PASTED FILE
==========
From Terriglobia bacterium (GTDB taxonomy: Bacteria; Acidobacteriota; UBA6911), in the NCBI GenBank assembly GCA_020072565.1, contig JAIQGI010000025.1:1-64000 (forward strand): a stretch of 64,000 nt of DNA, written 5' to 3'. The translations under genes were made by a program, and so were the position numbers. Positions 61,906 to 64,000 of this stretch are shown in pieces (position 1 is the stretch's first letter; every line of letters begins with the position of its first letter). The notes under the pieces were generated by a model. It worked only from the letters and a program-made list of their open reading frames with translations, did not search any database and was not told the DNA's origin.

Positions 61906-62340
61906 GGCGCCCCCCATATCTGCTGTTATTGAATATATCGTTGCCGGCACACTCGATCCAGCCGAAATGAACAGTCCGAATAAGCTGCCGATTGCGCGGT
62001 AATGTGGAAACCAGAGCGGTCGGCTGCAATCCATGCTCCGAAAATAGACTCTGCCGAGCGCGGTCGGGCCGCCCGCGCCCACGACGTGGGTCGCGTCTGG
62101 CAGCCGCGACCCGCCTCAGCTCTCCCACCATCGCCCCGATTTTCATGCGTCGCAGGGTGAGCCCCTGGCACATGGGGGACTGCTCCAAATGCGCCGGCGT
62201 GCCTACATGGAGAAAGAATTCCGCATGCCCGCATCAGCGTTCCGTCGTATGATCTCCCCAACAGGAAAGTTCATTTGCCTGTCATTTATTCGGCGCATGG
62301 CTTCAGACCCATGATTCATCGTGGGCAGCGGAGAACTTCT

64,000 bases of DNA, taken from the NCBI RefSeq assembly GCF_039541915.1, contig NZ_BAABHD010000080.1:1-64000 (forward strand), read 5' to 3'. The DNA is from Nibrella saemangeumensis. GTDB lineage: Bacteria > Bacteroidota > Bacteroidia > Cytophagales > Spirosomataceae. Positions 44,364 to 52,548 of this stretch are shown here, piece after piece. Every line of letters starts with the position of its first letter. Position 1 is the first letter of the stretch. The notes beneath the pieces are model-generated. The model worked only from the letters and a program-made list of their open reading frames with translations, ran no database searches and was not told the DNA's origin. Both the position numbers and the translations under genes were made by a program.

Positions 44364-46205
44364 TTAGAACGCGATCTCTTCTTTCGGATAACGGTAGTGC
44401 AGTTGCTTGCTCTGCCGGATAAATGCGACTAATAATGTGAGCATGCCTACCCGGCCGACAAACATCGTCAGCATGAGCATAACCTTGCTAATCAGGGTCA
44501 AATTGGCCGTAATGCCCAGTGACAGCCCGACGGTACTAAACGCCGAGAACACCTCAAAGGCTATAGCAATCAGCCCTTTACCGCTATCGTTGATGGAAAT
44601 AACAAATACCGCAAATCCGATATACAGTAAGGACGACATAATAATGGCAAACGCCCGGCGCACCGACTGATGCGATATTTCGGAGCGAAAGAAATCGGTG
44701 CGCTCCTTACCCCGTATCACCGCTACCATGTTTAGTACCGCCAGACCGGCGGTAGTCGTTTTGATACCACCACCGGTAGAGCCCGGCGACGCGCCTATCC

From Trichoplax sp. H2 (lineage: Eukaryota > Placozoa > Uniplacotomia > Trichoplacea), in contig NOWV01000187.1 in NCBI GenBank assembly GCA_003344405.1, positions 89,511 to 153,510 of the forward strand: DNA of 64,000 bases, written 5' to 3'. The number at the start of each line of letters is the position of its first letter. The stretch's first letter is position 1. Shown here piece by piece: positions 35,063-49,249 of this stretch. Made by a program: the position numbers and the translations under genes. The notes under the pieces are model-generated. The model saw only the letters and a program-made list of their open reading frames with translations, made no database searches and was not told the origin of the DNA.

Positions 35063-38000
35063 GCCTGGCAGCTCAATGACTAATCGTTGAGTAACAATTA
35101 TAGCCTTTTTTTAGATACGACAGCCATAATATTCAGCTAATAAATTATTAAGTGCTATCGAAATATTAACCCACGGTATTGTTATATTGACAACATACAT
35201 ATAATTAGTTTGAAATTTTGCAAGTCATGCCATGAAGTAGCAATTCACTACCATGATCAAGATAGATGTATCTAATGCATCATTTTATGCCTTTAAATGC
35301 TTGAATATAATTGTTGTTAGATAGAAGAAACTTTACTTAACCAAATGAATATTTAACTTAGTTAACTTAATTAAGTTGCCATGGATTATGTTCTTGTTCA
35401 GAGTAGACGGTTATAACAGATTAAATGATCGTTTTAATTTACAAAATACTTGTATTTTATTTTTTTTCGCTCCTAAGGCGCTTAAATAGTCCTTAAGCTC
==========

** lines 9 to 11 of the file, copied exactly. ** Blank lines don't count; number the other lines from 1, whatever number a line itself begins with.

Positions 44364-46205
44364 TTAGAACGCGATCTCTTCTTTCGGATAACGGTAGTGC
44401 AGTTGCTTGCTCTGCCGGATAAATGCGACTAATAATGTGAGCATGCCTACCCGGCCGACAAACATCGTCAGCATGAGCATAACCTTGCTAATCAGGGTCA